After 12 long years of nothing promising for harmonizing Southeast Asian trade relations, there was a surprise development in the closing days of 2013 when a trade agreement was finally struck in Bali. Not glamorous, and focused largely on streamlining mundane processes that can impede cargo as it travels across borders, the agreement nevertheless holds considerably promise in terms of the growth of air travel and cargo.
Air Transport and Cargo
News and issues relating to international air transport and cargo carriers, national airlines and regional airlines, including aircraft, engines, personnel, acquisitions, accidents, safety, security and training.
The Single Aviation Market (SAM) of the 10-member Association of Southeast Asian Nations (ASEAN) is not coming about as fast as some had hoped–the aim had been by 2015. This is despite the advantages they see through liberalization of air services under a single and unified air transport market.
Southeast Asia benefits from having one of the fastest growing economies in the world, driven by the expansion of the trade and tourism sectors.
The operator of Cambodia’s three international airports recently received more than $100 million for upgrades in an effort to accommodate strong passenger growth driven by the country’s nascent tourism industry.
Two of the fastest growing airports in Southeast Asia plan to invest in new communications and navigational systems to cope with increasing air traffic. Malaysia’s Ministry of Transport (MMOT) said it will invest $212 million to build a new air traffic control center at Kuala Lumpur International Airport (KLIA) to replace the existing 20-year-old system at Sultan Abdul Aziz Shah Airport, 15 miles outside the city. In Manila, officials have committed $1.1 million to replace malfunctioning 18-year-old Doppler omni-directional radio range and distance-measuring equipment at Ninoy Aquino International Airport (NAIA) with a communication surveillance/air traffic management system.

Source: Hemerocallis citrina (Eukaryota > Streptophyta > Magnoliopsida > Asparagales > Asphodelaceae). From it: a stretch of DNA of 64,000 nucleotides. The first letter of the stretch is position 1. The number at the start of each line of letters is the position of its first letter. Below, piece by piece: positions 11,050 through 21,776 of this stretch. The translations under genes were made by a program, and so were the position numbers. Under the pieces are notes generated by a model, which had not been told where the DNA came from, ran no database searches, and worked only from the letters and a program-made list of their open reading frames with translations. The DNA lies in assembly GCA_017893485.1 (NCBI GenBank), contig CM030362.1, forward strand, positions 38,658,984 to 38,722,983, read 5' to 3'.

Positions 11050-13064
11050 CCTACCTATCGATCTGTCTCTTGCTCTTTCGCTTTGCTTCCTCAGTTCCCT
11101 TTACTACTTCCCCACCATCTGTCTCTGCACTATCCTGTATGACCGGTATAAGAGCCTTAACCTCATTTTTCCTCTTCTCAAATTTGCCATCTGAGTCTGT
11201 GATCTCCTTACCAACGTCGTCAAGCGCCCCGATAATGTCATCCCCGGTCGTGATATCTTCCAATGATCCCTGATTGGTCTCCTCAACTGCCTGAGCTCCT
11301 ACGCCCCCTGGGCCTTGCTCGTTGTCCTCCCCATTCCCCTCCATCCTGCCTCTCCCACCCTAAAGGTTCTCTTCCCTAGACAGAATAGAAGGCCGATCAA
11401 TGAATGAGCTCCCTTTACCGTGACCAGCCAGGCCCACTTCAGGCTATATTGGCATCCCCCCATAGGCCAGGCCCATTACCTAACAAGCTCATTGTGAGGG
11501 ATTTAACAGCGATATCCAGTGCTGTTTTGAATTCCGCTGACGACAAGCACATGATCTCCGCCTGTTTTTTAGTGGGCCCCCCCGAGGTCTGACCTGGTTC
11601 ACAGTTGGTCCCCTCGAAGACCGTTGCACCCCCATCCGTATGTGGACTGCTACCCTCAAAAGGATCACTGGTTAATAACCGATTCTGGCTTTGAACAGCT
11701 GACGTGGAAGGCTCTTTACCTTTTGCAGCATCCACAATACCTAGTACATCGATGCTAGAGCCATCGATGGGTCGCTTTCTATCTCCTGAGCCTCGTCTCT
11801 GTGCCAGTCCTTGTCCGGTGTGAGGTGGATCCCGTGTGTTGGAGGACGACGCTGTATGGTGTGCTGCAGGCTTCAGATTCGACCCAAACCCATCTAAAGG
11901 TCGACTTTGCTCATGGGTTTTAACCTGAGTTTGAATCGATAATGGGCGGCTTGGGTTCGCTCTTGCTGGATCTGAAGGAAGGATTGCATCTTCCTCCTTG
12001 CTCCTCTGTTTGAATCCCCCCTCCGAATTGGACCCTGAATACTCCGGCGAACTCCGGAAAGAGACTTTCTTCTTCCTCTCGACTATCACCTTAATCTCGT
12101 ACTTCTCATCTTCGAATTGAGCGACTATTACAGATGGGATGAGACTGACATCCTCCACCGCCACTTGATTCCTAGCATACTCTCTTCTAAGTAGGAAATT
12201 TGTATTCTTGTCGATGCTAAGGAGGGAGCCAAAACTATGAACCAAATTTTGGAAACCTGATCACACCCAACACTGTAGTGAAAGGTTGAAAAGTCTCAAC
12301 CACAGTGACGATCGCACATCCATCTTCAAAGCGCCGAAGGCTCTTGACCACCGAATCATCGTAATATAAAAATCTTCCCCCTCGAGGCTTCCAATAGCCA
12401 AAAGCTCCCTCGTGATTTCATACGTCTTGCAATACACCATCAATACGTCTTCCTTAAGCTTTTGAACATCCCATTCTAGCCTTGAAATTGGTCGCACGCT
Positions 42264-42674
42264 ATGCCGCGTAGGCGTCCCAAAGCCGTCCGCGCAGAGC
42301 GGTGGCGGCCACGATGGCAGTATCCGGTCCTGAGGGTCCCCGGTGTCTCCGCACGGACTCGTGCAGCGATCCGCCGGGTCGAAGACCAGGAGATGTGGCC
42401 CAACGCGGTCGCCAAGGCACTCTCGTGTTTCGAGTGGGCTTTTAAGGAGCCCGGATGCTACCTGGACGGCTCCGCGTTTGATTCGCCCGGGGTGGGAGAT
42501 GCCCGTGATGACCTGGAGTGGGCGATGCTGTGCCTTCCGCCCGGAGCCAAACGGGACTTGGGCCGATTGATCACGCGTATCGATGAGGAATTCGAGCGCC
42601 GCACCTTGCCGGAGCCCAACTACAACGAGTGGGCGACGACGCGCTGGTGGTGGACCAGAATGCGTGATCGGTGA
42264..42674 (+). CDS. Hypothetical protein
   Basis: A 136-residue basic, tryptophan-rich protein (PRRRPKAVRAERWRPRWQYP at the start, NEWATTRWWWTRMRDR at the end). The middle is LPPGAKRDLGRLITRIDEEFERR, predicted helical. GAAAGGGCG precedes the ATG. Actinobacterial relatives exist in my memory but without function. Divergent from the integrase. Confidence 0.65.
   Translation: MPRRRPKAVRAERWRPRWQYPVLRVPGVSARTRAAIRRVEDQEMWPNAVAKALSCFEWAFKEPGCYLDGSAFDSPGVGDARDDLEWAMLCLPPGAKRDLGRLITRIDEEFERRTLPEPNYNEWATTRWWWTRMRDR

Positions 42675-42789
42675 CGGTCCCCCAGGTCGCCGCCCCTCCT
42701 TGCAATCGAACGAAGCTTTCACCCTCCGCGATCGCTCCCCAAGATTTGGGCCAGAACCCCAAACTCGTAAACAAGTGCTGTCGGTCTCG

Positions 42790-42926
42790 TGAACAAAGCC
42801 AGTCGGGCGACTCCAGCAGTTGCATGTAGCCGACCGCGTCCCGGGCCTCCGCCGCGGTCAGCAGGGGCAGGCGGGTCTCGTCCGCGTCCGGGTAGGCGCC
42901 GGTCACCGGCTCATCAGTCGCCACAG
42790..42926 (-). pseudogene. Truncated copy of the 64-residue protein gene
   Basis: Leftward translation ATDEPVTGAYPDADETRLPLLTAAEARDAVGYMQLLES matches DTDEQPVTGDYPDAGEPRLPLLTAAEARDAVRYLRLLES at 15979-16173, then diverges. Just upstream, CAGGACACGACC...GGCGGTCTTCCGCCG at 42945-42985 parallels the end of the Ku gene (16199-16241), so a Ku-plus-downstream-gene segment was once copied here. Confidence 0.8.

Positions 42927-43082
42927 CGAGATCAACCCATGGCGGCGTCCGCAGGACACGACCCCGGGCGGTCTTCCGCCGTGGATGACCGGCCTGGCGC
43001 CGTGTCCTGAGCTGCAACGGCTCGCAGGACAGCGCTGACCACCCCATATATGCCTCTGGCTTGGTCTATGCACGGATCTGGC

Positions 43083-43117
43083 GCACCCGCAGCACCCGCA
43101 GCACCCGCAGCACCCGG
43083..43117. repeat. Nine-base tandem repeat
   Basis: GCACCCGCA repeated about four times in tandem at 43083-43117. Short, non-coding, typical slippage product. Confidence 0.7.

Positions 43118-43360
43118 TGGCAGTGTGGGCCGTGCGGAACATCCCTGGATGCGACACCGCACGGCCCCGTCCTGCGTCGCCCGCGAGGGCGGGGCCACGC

As carriers in emerging markets mature, their fleet support needs account for an ever-increasing part of their operating budgets. Indonesia’s LionAir, for one, has begun the process of investing directly in the upkeep of what it expects eventually to become a 700-strong fleet with a new $250 million heavy maintenance facility at Hang Nadim International Airport on the island of Batam called Batam Aero Technic.
For Brazil’s Embraer, a lot has changed in the 13 years since it first laid brick and mortar in Asia. The world’s major airframe makers now consider China, for example, the second biggest market for airliners in the world, and Embraer’s establishment, first, of an office in Beijing, and later, of a joint venture to build ERJ 145 regional jets in Harbin has proved prescient.
With its diverse geography and increasingly prosperous and mobile populations, Southeast Asia has become a target of opportunity the world’s regional aircraft OEMs can no longer afford to overlook. One of the earliest to tap the region’s potential, Franco-Italian turboprop maker ATR, has for the past 15 years developed a visibility in the region unmatched by its competitors. While others concentrated on the U.S. and Europe, ATR, perhaps out of necessity, took to exploiting less obvious opportunities in developing markets within Vietnam and Thailand, for example.
The U.S. Federal Aviation Administration has downgraded its International Aviation Safety Assessment (IASA) program rating of India from a Category 1 to a Category 2 based on a recent reassessment of the country’s civil aviation authority. Under Category 2, India’s airlines can continue to fly existing service to the U.S., but they cannot establish any new service until the FAA reinstates the country’s Category 1 status.
Year-end 2013 financial results from the newly reconstituted American Airlines Group have quickly established that the long-awaited merger of AMR Corporation with US Airways has resulted in a carrier more viable than the sum of its previously separate parts.